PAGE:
Brenda Way

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Brenda Way is the American Artistic Director/Founder of ODC/Dance (Oberlin Dance Company). ODC has since become the premier contemporary dance company of the West Coast, performing for more than 50,000 people a year.

Under Way's leadership, ODC became the first modern dance company in the United States to build its own facility, which includes the ODC School, Theater, and Gallery, serving as a home for the resident dance company, offering classes for adults and young people, and presenting programs of national and international dance performers and companies. The ODC Dance Commons, is a five-studio rehearsal and office complex in the Mission District, San Francisco, California. ODC relocated to San Francisco in 1976 on a yellow school bus, with a vision of challenging the view that, a dance company must locate itself in New York City to be considered successful.

Ms. Way been called the first "post-modern" choreographer, who "constructs" dances.[according to whom?] ODC/Dance is known throughout the world for its athleticism, passion and intellectual depth. The company has been widely recognized for its fusion of ballet and modern techniques and for their numerous groundbreaking collaborations. She received her early training at The School of American Ballet and Ballet Arts in New York City. She holds a Ph.D. in Aesthetics and is the mother of four children.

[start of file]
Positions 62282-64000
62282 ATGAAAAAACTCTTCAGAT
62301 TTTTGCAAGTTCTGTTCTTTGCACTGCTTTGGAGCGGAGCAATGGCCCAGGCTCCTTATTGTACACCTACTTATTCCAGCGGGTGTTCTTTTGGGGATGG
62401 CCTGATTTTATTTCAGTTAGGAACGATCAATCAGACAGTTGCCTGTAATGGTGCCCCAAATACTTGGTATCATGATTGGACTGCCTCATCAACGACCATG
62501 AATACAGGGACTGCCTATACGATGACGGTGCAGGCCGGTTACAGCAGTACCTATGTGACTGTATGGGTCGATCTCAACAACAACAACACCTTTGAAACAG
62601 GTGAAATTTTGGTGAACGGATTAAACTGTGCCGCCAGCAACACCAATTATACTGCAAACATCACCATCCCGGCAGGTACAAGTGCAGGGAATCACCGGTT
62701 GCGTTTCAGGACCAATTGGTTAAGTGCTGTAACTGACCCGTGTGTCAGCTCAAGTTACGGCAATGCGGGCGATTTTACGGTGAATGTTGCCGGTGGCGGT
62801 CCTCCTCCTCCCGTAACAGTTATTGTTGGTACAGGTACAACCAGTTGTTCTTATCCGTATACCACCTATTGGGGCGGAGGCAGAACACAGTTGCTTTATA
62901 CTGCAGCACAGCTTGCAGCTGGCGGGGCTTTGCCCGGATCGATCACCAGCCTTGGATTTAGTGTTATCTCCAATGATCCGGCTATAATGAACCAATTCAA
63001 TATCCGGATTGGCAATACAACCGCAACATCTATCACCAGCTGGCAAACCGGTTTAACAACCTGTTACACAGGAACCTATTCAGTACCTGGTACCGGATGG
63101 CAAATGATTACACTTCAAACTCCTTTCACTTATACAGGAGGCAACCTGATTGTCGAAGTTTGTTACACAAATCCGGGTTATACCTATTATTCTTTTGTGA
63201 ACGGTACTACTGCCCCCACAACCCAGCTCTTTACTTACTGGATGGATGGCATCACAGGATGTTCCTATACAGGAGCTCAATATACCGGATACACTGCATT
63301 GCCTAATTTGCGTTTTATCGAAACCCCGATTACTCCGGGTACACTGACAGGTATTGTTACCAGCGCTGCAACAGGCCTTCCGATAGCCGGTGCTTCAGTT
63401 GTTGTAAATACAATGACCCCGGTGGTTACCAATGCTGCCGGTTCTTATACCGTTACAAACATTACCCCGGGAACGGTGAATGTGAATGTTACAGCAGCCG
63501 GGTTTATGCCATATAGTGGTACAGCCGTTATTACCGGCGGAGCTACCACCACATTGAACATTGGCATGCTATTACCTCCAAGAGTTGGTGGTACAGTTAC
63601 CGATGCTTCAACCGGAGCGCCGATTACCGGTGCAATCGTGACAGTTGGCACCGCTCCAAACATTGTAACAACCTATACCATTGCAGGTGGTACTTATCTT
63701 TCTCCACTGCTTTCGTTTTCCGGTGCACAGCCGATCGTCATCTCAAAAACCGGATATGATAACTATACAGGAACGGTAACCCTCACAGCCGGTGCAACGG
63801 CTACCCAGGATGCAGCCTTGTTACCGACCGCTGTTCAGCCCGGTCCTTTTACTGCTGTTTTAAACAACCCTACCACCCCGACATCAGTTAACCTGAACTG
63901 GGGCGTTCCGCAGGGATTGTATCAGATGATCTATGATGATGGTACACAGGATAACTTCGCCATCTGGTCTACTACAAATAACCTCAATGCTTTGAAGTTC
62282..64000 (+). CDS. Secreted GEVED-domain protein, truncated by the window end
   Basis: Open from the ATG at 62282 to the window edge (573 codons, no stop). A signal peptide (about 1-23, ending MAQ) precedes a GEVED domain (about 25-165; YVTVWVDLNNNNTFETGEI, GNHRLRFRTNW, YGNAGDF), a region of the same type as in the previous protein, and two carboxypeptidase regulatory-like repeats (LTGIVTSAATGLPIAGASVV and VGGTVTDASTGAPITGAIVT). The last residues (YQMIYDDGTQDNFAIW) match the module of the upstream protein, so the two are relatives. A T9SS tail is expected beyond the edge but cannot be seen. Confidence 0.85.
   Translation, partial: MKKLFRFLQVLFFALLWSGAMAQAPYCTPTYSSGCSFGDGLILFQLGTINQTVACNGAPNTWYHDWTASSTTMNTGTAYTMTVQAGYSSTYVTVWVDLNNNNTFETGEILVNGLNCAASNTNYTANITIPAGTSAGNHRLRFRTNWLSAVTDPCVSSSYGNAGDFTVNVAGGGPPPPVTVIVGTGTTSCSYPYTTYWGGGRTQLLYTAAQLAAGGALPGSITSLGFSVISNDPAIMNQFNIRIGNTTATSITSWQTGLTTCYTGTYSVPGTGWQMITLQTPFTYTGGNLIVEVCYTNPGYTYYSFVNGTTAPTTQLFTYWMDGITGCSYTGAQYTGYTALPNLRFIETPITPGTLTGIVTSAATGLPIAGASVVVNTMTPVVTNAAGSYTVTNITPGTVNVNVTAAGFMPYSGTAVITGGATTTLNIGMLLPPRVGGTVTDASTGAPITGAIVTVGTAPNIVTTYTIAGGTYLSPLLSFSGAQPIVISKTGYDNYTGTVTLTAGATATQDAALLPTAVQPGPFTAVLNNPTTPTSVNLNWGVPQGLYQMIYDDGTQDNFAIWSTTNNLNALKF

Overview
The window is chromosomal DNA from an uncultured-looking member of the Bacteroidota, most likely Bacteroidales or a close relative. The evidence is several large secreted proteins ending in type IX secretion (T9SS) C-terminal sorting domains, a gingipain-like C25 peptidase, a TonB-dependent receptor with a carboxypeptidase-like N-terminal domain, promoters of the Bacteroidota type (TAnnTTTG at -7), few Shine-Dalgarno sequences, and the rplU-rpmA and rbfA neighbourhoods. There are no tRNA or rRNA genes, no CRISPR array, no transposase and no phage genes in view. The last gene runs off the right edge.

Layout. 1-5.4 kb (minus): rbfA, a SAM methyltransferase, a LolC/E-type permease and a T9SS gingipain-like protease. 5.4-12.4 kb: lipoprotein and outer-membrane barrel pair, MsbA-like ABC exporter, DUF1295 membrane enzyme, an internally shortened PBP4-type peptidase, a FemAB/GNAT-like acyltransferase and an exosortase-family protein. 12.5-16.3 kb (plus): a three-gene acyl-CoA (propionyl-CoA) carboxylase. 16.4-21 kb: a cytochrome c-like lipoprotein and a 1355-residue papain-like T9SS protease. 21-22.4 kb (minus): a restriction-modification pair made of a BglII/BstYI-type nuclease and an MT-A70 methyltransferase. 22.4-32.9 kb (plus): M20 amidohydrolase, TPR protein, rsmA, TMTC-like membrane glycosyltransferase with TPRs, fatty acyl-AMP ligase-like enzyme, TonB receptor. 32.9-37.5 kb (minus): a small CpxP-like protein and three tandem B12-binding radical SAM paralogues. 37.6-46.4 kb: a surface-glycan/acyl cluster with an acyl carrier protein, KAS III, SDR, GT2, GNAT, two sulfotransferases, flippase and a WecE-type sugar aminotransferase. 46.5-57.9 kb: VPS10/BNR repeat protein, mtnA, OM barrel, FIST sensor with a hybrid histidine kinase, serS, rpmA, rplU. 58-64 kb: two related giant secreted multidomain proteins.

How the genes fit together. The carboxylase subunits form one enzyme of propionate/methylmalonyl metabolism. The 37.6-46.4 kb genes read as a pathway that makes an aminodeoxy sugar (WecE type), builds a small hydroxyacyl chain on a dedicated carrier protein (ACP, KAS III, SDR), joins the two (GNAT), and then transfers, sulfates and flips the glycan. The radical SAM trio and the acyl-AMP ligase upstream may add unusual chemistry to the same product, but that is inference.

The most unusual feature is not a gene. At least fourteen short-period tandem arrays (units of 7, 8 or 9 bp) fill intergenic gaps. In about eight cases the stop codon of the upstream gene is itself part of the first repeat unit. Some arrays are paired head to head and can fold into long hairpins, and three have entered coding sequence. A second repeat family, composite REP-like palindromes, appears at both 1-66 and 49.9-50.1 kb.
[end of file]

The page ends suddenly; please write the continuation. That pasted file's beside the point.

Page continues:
Ms. Way is a national spokesperson for dance, has published widely, and has received numerous awards and 30 years of support from the National Endowment for the Arts. She is a 2000 recipient of the prestigious John Simon Guggenheim Fellowship. Brenda Way was honored with a prestigious residency at the American Academy in Rome for the academic year 2008-2009.

Choreographed works[edit]

Brenda Way has choreographed 76 dance pieces over her 35-year plus career. These commissions include:

  • Unintended Consequences: A Meditation (2008) Equal Justice Society
  • On a Train Heading South (2005) CSU Monterey Bay
  • Remnants of Song (2002) Stanford Lively Arts
  • Scissors Paper Stone (1994) Alvin Ailey American Dance Theater
  • Western Women (1993) Cal Performances, Rutgers University, and Jacob's Pillow
  • Ghosts of an Old Ceremony (1991) Walker Art Center and The Minnesota Orchestra
  • Krazy Kat (1990) San Francisco Ballet
  • This Point in Time (1987) Oakland Ballet
  • Tamina (1986) San Francisco Performances
  • Invisible Cities (1985) for Stanford Lively Arts and the Robotics Research Laboratory


[1] [2]

  1. ^ "ODC dance @ Art + Culture". 16 March 2010. Retrieved 1 October 2017.
  2. ^ "Spark". Retrieved 1 October 2017.

External links[edit]

  • "ODC". Retrieved 1 October 2017.
  • "ODC". Retrieved 1 October 2017.
  • "ODC". Retrieved 1 October 2017.